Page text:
What’s Your Approach to Youth Sports?

By Janis Meredith | Posted 1/22/2019

Sometimes, youth sports can be rather complex. It’s easy for parents to get bogged down in the “mud”: worrying about playing time, your child’s position, unfair treatment, coaching conflicts, annoying team parents–the list goes on and on.

As a parent, you are faced with two options as you face the frustrations and challenges of youth sports: you can either pan for gold or get stuck in the mud.

If you take the time to pan for it, there’s gold nuggets in that mud, treasures of good character that glint through the hard stuff.

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Here’s the treasure you can find:

•  The great attitude your child shows even when they lose

•  The pass your kid makes to the person who wins the game, instead of insisting they do it themselves

•  The respect your child has earned from teammates

•  The understanding your child shows even when they’re on the bench

•  The way your child welcomes a new athlete to the team

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Perhaps you can list many more. But the bottom line is that there’s a lot of great things your child can learn in sports if you are the one who helps them find it.

Gold-digging is not easy. When you’re tired or busy or just plain fed up with circumstances, it’s much easier to get bogged down in the muddiness of negativity.

When you start looking for the gold and stop getting bogged down in the dirt, here’s what you will see:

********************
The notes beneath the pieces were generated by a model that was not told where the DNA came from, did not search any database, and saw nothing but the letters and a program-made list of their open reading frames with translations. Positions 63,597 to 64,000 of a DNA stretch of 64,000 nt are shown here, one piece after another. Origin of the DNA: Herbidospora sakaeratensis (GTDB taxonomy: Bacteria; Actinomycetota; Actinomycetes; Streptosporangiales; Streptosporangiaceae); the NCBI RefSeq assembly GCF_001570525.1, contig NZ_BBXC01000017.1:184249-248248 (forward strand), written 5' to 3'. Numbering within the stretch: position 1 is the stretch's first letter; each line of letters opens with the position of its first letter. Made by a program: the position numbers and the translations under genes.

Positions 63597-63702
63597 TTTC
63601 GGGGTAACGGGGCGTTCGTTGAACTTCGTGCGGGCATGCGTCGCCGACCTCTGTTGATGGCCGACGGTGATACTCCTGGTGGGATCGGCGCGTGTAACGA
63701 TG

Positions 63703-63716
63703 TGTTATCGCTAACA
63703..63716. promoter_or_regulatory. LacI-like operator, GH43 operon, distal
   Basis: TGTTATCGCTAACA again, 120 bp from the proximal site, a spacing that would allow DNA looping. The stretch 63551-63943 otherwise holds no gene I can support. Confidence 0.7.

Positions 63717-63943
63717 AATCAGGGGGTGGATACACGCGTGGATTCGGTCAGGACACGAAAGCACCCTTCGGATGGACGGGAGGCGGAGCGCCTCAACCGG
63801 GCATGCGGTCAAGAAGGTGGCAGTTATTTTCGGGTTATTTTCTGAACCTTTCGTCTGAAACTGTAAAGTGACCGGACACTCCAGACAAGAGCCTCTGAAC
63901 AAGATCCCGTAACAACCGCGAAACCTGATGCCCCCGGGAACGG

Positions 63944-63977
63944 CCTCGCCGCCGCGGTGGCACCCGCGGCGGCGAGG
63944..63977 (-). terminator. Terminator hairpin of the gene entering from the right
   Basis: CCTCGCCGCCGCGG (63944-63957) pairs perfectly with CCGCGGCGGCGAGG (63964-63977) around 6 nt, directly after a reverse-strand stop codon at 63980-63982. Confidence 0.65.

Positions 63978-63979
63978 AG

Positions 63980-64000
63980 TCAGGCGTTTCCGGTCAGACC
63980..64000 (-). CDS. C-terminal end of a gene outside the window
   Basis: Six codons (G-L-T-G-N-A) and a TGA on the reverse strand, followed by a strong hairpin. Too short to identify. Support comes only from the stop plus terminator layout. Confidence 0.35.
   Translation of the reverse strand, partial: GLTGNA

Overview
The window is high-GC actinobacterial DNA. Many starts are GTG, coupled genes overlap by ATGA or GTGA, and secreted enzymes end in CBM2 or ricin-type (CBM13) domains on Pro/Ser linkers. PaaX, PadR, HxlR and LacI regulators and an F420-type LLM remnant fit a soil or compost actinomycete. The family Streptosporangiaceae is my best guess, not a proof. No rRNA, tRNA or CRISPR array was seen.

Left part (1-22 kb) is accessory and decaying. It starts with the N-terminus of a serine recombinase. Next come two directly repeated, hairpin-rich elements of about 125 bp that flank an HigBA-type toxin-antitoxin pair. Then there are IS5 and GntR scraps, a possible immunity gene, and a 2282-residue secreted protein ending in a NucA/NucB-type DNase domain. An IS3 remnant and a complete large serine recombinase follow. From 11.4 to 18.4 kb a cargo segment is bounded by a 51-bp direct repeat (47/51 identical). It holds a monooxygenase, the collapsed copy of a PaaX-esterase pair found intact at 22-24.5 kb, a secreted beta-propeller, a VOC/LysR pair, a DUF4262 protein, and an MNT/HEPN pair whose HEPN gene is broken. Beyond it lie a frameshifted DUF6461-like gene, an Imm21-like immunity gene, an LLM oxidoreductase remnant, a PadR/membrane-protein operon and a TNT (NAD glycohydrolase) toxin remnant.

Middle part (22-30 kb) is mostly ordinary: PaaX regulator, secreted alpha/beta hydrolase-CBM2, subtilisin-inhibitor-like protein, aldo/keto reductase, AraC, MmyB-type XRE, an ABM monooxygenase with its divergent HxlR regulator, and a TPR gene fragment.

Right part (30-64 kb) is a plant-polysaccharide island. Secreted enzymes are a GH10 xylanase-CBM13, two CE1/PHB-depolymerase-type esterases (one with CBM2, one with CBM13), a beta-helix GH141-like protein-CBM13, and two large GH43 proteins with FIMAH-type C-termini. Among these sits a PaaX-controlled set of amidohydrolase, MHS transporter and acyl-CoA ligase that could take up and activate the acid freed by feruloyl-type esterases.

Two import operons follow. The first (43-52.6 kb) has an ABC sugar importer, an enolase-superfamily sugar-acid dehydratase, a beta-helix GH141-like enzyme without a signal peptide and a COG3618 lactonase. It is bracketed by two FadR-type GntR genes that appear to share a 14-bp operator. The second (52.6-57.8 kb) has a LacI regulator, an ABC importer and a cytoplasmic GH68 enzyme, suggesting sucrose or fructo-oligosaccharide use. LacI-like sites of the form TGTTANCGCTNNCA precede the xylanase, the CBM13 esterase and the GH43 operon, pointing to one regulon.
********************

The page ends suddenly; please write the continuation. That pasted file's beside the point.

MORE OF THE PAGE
Your investment will have a return. The money, time, and sleep you forfeit for your kids to participate in sports will not be just an exercise in keeping them busy.

You will smile more. You will lighten up because you will understand that the stuff that stresses most sports parents is just mud; they’re missing the gold.

You want your kids to grow into people that you like. If you allow it, the hard stuff they go through will crystalize into good character traits.

You’ll grow strong in your own character. Contrary to popular belief, youth sports do not just develop character in your kids; they also develop character in yourself.

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Chances are likely that your child will not become a pro athlete. They may not even play in high school. Every athlete’s glory days will come to an end, then what will be left? That’s why it’s important for you to have a positive approach towards your child’s sport experience.

Janis B. Meredith is a family and parenting coach. She provides resources to help parents raise champions. Learn more about how she can help parents Raise Champions.